They were both were very emotional, and I was very much moved. We had two very intense hours [working on the plenary] with the Pontiff.

We later met for half an hour with Benedict XVI, a simple person who remains close to our situation. The Pope Emeritus is in good health, clear and lucid. He said that he was like a monk, praying and resting. He told me that he could not come to Iraq due to his advanced age, but that he always prayed for our country.

A Pope in Iraq: what would it mean for the Christian community and the country?

A trip by Pope Francis in Iraq, the first in history by a pope, would be a big, high-impact and extraordinary show of support [for a long persecuted community].

In the past, popes visited Syria, Jordan, Lebanon, but never Iraq. At present, we can create the conditions for a trip because we can expect the government to do everything to ensure his safety. For us Christians of Iraq, his visit is a necessity, because we need his solidarity and support. Since he performed a miracle in Syria [helping to stop a military escalation and an intervention by the international community], he can perform a miracle here.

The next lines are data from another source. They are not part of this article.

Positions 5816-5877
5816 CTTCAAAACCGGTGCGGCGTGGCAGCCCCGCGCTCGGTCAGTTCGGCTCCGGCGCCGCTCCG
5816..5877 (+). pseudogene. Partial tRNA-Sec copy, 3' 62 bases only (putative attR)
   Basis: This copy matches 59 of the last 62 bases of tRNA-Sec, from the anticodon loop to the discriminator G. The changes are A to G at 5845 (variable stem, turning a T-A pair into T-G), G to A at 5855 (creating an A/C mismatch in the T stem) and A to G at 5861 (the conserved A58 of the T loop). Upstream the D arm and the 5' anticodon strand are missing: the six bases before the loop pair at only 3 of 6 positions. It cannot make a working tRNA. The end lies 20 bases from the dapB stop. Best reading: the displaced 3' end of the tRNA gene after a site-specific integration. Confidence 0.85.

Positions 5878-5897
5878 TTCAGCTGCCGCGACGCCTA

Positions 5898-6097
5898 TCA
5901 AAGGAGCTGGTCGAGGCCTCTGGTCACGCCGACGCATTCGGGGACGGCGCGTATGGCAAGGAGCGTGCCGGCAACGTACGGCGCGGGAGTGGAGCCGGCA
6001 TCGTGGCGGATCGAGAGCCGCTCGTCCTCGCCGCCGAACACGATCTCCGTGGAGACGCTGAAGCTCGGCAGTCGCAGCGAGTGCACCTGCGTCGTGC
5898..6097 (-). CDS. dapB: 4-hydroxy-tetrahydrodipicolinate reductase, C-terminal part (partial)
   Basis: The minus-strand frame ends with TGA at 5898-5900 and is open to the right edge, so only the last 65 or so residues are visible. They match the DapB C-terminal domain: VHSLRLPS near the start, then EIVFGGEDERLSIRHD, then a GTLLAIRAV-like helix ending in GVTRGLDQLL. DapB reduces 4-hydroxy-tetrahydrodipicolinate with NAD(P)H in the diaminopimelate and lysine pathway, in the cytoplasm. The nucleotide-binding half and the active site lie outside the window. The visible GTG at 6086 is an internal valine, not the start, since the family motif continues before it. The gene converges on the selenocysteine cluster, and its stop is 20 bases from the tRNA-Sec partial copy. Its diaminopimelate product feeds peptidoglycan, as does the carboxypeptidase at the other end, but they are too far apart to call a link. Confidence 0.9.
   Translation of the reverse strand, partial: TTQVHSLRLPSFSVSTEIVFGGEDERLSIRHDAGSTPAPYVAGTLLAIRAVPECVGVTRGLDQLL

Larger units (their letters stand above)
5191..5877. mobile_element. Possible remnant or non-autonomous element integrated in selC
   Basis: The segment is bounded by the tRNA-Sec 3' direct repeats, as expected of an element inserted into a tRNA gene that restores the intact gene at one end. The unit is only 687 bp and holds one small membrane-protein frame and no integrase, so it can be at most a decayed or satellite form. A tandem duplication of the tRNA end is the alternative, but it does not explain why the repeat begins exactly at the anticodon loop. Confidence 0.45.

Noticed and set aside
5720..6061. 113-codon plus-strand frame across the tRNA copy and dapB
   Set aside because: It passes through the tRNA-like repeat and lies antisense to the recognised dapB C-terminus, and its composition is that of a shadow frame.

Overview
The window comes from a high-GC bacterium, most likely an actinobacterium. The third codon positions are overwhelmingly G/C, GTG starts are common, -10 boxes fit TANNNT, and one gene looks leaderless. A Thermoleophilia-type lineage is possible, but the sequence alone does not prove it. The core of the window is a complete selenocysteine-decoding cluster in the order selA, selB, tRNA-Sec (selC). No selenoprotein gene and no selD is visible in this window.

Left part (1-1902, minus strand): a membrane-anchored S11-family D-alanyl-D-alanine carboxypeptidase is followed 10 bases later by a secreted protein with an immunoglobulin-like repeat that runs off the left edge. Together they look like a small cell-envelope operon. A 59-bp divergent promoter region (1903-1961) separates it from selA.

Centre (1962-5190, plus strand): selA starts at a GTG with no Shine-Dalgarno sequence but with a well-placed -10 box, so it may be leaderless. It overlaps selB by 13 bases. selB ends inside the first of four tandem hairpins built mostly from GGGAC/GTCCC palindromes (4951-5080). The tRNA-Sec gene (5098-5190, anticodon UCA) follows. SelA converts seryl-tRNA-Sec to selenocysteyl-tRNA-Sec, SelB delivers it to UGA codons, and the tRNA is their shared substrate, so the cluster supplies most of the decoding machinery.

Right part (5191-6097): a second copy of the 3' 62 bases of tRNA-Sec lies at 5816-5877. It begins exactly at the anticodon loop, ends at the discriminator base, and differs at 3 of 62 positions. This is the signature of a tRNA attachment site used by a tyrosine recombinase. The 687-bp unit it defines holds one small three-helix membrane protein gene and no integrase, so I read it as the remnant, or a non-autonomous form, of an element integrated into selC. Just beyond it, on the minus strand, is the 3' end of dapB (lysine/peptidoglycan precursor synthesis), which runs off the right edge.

And how did the Pope respond?

He took note, and carefully followed all the sessions.

Moreover, Pope Francis is appreciated by Muslims and enjoys their respect. . .

Muslims believe that the Pope is very close (even) to them. They appreciate him for his symbolic gestures, his simplicity, for words that come from the heart, that are living and concrete testimony and not just ink on paper. For Muslims, he is a "different" pope, a truly prophetic shepherd. They are the ones telling us Christians. With deeply human gestures, Pope Francis is not only showing a speculative and theological faith, but is bearing a living, concrete witness, even without words.